The Farmers’ Market Trail
By Randy Graham
So, you are driving down California Highway 101 from San Luis Obispo to Ventura and wondering what to do. How about spending an enjoyable hour outdoors at one of 29 different farmers’ markets? Although we can’t feature all of the markets in this article, here are our top suggestions:
San Luis Obispo County
The San Luis Obispo County Farmers’ Market Association is a mutual benefit not-for-profit organization that manages five of the 14 weekly farmers’ markets in the county. One — the San Luis Obispo Thursday Evening Certified Farmers’ Market — is open from 6 to 9 pm I think this is one of the most fun farmers’ markets in California. It features lots of farm-fresh produce and many varieties of prepared food, including barbecue and pastries. I like eating the sweet roasted corn while being entertained by street performers and musicians.
If you get a chance, take a stroll through the Paso Robles Certified Farmers’ Market. This market is open Tuesdays from 3 to 6 pm As one customer said, “It may not be the biggest farmers’ market around, but I like it. Especially the freshly-caught-fish stand. It is amazing.” Take a quick look around the market and then walk through the nearby park, which is surrounded by restaurants.
Another market to consider is the Atascadero Certified Farmers’ Market. It is open on Wednesdays from 3 to 6 pm and offers fresh fruits, vegetables, honey, wine, and cut flowers. The surrounding park, with its gardens, fountains, and statuary, is the perfect place to picnic with goodies from the market.
Santa Barbara County
The Santa Barbara Certified Farmers’ Market Association (SBCFMA) is also a mutual benefit not-for-profit organization that manages six separate markets. Formed in 1983, it is committed to the direct marketing principles of “producer to consumer,” working diligently to bring “the freshest and most nutritious produce our rich local agricultural land has to offer, direct to the public.”
One of its markets is the Santa Barbara Downtown Market, open on Saturdays from 8:30 am until 1 pm. I asked one of their customers what he liked about this market, and he replied, “The variety of cheeses, baked goods, seafood, raw milk, and honey.” Others remarked on the reasonable prices and the amazingly fresh produce.
Just south of Santa Barbara is the small town of Montecito where you can “walk among the stars.” The Montecito Market is also part of the SBCFMA and on a clear day boasts views from the City of Santa Barbara to the Channel Islands and beyond. Although one of the smallest markets on the trail, you can expect to find 12 to 15 certified agricultural producers on hand each week. Look for fresh tomatoes, melons, summer squash, and stone fruit.
There is a fun farmers’ market in the ocean-side city of Carpinteria, just eight blocks from the “World’s Safest Beach.” The Carpinteria Market is open on Thursdays from 3 to 6:30 pm. Although this market is not as large as some of its sister markets, you can always find a nice selection of veggies, fruit, and cut flowers at excellent prices. When I asked one family what they liked best about this market, they all agreed that the abundance of free samples was a big draw. Others said they looked forward to the variety of fresh fruit pies in the summer.
In Ventura, there are nine independent farmers’ markets: Two in Ventura, two in Oxnard, and one each in the cities of Ojai, Camarillo, Thousand Oaks, Westlake Village, and Simi Valley. My favorite is the Ojai Certified Farmers’ Market. It is open on Sundays from 9 am to 1 pm. I like it because almost all of the 60+ vendors offer organic produce, and the market has an abundance of musicians providing entertainment throughout the venue. Although this market is a 20-minute detour off Highway 101, it is worth the time and effort.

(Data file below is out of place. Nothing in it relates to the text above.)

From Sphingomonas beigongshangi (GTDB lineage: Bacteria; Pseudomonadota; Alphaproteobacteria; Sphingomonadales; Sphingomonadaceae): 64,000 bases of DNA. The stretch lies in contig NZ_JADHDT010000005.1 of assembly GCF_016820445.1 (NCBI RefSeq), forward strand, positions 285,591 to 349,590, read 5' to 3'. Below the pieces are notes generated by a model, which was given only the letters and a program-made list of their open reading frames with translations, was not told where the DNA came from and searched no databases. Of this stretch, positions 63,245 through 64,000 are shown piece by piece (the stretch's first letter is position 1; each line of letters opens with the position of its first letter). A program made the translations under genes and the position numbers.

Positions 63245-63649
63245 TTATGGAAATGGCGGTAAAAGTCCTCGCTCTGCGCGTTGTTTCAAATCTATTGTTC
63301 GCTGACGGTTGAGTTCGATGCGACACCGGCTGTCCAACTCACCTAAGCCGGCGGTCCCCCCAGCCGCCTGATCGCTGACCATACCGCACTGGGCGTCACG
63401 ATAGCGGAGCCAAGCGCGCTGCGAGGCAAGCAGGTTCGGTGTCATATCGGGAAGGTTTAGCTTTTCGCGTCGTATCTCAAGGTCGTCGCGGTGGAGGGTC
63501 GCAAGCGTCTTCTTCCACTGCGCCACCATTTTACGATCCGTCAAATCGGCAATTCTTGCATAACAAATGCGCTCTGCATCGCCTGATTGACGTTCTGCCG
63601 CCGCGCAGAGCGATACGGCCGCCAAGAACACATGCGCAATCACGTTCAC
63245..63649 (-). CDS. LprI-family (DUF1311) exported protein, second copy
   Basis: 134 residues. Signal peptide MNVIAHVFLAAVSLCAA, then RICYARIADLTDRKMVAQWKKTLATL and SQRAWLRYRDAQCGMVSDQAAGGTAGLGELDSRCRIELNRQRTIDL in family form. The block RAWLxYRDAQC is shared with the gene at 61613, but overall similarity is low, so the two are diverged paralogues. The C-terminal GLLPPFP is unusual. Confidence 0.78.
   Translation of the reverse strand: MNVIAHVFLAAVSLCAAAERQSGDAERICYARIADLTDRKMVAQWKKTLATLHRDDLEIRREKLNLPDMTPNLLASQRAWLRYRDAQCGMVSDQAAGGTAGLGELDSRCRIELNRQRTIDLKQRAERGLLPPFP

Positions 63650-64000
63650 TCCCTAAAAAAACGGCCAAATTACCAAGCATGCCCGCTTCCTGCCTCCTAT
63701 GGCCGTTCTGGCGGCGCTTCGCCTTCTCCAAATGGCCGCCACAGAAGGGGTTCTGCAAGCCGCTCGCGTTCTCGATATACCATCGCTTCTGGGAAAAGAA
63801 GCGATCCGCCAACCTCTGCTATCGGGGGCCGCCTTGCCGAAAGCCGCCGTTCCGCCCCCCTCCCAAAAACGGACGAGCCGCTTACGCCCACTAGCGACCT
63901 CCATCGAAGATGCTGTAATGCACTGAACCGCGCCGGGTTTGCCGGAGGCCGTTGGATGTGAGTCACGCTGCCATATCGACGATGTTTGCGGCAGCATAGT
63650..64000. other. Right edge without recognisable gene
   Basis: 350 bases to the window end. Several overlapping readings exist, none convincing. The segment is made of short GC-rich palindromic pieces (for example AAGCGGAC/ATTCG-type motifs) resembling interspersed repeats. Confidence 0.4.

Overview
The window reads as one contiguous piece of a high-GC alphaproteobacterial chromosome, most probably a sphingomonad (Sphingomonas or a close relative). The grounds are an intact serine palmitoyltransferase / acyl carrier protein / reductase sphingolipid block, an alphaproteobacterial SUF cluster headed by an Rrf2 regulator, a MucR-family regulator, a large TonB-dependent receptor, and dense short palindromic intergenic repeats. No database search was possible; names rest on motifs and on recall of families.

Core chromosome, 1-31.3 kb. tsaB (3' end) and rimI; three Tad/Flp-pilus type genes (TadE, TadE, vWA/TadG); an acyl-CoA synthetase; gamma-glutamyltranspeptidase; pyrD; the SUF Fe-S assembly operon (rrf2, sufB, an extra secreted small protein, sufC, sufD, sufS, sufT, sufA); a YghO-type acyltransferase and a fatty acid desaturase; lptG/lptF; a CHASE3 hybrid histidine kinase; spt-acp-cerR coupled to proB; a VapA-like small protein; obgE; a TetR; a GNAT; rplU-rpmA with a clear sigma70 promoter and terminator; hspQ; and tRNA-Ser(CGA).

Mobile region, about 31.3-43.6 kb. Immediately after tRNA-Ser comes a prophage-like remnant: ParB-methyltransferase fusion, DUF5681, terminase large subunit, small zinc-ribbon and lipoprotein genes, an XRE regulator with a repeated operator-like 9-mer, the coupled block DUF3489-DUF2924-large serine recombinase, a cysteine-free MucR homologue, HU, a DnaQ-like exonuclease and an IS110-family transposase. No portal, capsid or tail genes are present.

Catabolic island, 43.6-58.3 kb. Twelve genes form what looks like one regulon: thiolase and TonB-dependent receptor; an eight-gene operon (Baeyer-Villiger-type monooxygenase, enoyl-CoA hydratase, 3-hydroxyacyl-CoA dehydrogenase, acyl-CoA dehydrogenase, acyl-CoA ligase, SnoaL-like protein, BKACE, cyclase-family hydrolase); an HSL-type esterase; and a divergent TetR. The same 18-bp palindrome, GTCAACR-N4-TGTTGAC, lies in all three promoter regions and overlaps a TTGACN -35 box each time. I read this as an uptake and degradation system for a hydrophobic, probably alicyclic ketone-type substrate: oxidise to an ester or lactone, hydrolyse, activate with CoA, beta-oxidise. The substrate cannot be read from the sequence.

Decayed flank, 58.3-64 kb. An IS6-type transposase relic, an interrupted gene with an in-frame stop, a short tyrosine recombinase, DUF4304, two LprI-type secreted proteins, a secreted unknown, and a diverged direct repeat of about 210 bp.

While you are at the Ojai Certified Farmers’ Market, allocate a couple of hours to enjoy Ojai with its excellent restaurants, breweries, wineries, and pubs — all within walking distance from the market. I like to buy Pixie tangerines, a few fresh heirloom tomatoes, figs, strawberries, avocados, pistachio nuts, and bread. I then stop by one of the craft breweries to pick up a growler of beer and make a picnic of it.
No matter which farmers’ market you choose to visit, you won’t be disappointed. See the sidebar for a list of all 29 markets in the tri-county region.
Randy Graham is a writer, an author, and a private chef. His syndicated column, Chef Randy, is published in Central Coast newspapers.
See his website at Valley-Vegetarian.com for more recipes.
Chipotle Honey-Vinaigrette Caprese Salad
by Chef Randy Graham
As you walk through the farmers’ markets, buy fresh tomatoes, avocados, garlic, basil, and honey. Then go to your favorite grocery market to pick up the balance of ingredients for this fresh summer salad recipe. The combination of flavors is amazing, and it doesn’t hurt that it looks wonderful when plated. Your family and friends will be ooh-ing and aah-ing as you bring it to the table.
3 tablespoons red wine vinegar
2 tablespoons honey
6 tablespoons extra virgin olive oil
1/2 teaspoon dried oregano
3/4 teaspoons salt
1/4 teaspoon ground black pepper
1 tablespoon chipotle adobo sauce
1 garlic clove (minced)
8 ounces fresh mozzarella cheese (sliced 1/4 -inch thick)
2 large ripe tomatoes (sliced 1/4 -inch thick)
1 ripe avocado (peeled, pit removed and sliced lengthwise into wedges)
10 leaves of fresh basil (chopped for garnish)
Combine the first eight ingredients (vinegar through garlic) in a mini food processor and process until smooth. Set this dressing aside. Arrange tomatoes and mozzarella in a circular design around the edge of a chilled salad plate. Overlay avocado slices in the center of the plate. Drizzle chipotle dressing over salad and garnish with basil.
This recipe makes two salads and may be doubled to serve four or more.